By the end of the video Son's dad appears, he's apparently following everywhere Son goes. Heard that ppl at Leverkusen didnt really like him as they felt he's interfering the communication btwn Son and the club. There are several cases of famous 'soccer daddies'(no i didnt want to use THAT word ) for S. Korean players: fathers of Park Jisung or Ki Seungyong are very famous(notorious, to some people, especially journalists) and Son's is another famous daddy.
The dad is a football coach and well understands that S. Korean football is all about factionalism. Apparently he didnt want his son to play in the system so sent him to Germany when he was very young. He also had controversies with the national team several times, requesting the Korean FA to not call up his son.
I reserve my judgement on him as his strict management of his son might have brought the player this far, but I guess the dad wouldnt be fan's favorite here. We'll see.
Korean fan born and raised in NY here. I've been lurking on here ever since the rumors of Son to Tottenham first surfaced. Decided to finally sign up and wanted to reply to this. Son's father might be overbearing but he's the reason Son as we know him exists, with his current strengths and weaknesses. His father trained him relentlessly from a young age to perfect his shooting technique and to be ambidextrous. Son mentioned in previous interviews (can't bother digging them up right now) that he would spend days just practicing shooting over 1,000 times per day. That's why he can score goals at angles from which he has no business even taking a shot, right foot left foot both with aplomb.
On the other hand, his father also kept him from playing in too many matches as a youth as he felt it would enforce bad habits. This is where his weaknesses come into play, in that he can seem lost in buildup play even while being such a ruthless finisher. Obviously he's been getting better these past several seasons but you'll see what I'm talking about.
Of course we've all seen the highlight reels and goal compilations, but sometimes watching a 'ball-touch' vid can be more helpful to get an idea of what his overall game is like.
This match against Uruguay he was wearing the number 9 with pink boots. He's not hard to spot lol. When he's on form and has space to run at defenders he's an absolute terror to the opposition. When he's on his A-game you'd swear he was CR7 in FIFA. But when he's low on form/confidence he can go missing in matches. Thus far he's always bounced back with purple patches of goals but I wouldn't be surprised to see him get a hat trick one week then be anonymous the next. All the English-speaking Korean soccer fans I speak to would say this is his biggest weakness: consistency. I guess at 23 years old we can't complain too much.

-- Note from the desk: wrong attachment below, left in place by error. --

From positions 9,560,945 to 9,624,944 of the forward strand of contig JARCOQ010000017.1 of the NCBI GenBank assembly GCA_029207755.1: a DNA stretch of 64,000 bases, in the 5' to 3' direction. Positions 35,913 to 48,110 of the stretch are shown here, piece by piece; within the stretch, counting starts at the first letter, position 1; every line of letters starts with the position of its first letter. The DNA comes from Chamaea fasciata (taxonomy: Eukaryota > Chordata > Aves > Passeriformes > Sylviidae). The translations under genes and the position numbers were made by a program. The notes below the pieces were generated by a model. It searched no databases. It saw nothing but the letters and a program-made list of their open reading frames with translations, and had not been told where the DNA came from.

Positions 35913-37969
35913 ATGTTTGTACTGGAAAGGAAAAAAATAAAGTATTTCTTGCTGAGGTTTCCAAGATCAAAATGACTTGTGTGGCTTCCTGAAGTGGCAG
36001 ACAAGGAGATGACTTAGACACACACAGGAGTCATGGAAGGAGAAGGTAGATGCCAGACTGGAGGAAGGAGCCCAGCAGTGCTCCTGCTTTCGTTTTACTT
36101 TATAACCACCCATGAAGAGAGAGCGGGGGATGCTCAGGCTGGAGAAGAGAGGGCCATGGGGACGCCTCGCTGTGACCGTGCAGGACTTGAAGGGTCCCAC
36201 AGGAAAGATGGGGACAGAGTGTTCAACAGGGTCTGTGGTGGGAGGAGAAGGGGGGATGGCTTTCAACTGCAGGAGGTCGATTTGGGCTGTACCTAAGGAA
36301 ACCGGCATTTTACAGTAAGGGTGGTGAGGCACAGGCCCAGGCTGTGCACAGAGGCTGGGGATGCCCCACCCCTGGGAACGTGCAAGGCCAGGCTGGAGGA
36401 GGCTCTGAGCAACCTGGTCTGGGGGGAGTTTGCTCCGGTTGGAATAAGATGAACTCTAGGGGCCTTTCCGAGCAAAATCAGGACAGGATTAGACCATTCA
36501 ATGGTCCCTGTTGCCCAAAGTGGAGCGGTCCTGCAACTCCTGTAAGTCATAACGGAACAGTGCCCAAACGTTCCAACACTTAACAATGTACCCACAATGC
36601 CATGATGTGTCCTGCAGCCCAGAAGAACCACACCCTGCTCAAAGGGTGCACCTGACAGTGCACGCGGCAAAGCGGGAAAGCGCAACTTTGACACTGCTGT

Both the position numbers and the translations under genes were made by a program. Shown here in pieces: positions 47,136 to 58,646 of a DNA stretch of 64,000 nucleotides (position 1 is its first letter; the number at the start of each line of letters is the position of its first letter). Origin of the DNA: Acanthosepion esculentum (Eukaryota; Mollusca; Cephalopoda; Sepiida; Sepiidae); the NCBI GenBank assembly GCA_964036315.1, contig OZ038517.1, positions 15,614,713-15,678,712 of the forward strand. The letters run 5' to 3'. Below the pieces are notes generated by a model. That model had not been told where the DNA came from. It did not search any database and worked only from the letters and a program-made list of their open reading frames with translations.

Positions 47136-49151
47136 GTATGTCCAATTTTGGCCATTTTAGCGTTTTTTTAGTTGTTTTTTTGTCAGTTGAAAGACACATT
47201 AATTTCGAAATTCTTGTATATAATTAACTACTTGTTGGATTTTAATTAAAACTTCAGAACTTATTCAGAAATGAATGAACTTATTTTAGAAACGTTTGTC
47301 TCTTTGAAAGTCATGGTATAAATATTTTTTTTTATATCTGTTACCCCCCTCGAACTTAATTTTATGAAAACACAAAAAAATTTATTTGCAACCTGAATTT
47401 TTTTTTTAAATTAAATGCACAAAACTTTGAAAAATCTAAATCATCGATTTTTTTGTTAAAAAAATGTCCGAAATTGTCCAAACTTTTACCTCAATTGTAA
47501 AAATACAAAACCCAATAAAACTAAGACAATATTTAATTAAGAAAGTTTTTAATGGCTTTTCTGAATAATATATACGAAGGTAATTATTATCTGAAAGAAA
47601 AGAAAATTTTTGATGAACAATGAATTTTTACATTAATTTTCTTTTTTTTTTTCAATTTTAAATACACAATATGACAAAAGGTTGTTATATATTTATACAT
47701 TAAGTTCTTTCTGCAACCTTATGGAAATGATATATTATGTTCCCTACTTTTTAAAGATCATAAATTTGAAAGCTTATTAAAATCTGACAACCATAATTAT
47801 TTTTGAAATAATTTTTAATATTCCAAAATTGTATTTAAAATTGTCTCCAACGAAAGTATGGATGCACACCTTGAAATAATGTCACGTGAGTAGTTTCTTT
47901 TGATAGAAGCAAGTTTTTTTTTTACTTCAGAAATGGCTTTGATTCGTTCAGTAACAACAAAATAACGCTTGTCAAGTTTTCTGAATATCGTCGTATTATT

There's been plenty said about his Bundesliga goal-scoring record so nothing more to say there. But I didn't see his Champion's League stats mentioned, because in his first season at Bayer he scored 0 goals and looked pretty innocuous. Then in his second season (last year) he scored 5 of Bayer's overall 15 UCL goals. So he is certainly still developing and sometimes we forget that he's been in the Bundesliga scoring goals since he was a teenager.
As for the military issue, since someone asked for a recap, basically Son is stuck in a sh!tty confluence of factors working against him. He was born too late to exploit a loophole for middle school dropouts which Lee Chung-Yong (formerly at Bolton, now at Crystal Palace) used to gain exemption. Now that loophole is apparently reopening but is only open to people born after 1996. He missed exemption with the 2012 Olympic squad (sorry for knocking out Team GB) that won Bronze and then missed it again in 2014 when Korea won Gold in the Asian Games. That one hurt especially, since not only was it one of his last chances to gain exemption, the Korean FA told Leverkusen that Son only had to show up for the Final. Basically they were willing to make a farce of the competition in order to get Son his exemption. Bayer refused to release him for that single game, his future be damned. Now he only has the 2016 Olympics and the 2018 Asian Games, unless Korea makes some serious noise in the 2018 World Cup. Given how crap we were in Brazil 2014, I wouldn't be banking on that option..
As for deferring service based on residency or fabricating a medical loophole, there is a long string of celebrities/pop stars/etc. who have destroyed their careers by attempting such things. Son would effectively become persona non grata. The question remains if Son can become a big enough star to force the issue and sway public opinion if the time comes for him to report for duty and he hasn't gained exemption. It would pretty much take an Act of Congress (sorry, don't know what the Korean equivalent term is) to get him an exemption by fiat. Even then there would be very vocal opposition, regardless of how big a star Son might be.
Sorry for the long post but just had to add my 2 cents.
edit: I managed to sneak the first half against Everton on Saturday while on vacation with my family. It looked like Everton were leaving huge swaths of space behind their line from what I saw. Perfect conditions for Son to absolutely wreak havoc...